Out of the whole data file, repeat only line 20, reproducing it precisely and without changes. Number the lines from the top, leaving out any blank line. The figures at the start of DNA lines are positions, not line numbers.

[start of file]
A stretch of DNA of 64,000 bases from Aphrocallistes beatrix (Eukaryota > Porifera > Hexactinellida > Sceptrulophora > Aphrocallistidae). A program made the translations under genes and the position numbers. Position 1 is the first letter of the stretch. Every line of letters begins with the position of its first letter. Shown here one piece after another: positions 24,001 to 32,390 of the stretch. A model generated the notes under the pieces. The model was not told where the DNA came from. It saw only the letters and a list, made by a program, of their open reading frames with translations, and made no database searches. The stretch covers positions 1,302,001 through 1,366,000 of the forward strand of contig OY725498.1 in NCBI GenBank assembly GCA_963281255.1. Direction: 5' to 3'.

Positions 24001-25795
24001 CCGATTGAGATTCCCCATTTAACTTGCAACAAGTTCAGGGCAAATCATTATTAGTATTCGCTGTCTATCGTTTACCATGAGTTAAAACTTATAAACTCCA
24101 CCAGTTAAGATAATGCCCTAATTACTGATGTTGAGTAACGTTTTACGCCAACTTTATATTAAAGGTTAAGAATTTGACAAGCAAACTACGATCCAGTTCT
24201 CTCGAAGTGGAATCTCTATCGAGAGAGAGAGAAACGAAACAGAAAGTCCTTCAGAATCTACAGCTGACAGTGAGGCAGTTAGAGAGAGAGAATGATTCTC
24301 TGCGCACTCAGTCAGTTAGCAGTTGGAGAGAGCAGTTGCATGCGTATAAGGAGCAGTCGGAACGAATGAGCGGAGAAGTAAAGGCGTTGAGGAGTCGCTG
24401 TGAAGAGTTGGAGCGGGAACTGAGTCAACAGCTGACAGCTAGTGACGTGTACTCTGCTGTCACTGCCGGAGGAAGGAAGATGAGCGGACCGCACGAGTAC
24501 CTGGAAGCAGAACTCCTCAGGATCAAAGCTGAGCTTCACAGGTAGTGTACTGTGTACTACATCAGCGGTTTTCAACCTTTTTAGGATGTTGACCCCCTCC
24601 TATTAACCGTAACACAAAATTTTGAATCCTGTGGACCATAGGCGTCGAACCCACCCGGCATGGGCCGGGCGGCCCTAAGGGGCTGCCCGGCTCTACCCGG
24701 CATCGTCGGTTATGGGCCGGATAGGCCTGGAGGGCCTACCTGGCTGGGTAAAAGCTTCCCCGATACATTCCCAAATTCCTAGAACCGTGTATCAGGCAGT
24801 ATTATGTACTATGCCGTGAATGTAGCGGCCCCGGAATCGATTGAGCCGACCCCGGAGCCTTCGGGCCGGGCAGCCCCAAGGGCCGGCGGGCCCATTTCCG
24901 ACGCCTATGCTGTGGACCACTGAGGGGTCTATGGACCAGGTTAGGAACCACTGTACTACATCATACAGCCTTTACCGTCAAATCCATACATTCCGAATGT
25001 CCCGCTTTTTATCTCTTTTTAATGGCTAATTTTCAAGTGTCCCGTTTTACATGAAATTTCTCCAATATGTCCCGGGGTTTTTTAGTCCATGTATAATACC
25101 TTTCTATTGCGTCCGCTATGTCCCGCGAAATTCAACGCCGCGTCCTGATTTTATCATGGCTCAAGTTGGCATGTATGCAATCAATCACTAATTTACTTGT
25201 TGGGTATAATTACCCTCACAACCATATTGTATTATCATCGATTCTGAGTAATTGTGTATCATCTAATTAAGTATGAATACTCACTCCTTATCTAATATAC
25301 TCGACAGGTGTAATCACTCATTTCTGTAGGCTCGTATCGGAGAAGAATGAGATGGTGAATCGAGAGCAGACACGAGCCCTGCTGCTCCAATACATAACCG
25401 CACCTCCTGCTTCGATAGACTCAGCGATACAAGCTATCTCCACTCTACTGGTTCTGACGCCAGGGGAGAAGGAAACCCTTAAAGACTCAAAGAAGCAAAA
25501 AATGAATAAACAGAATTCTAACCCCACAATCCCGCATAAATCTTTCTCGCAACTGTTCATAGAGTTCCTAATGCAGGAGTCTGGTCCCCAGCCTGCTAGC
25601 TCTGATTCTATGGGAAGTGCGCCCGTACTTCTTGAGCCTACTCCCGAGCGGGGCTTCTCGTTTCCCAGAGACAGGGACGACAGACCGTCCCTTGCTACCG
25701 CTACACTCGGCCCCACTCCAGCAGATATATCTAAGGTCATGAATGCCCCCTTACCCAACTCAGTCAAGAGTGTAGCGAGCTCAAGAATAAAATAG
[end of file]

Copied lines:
25701 CTACACTCGGCCCCACTCCAGCAGATATATCTAAGGTCATGAATGCCCCCTTACCCAACTCAGTCAAGAGTGTAGCGAGCTCAAGAATAAAATAG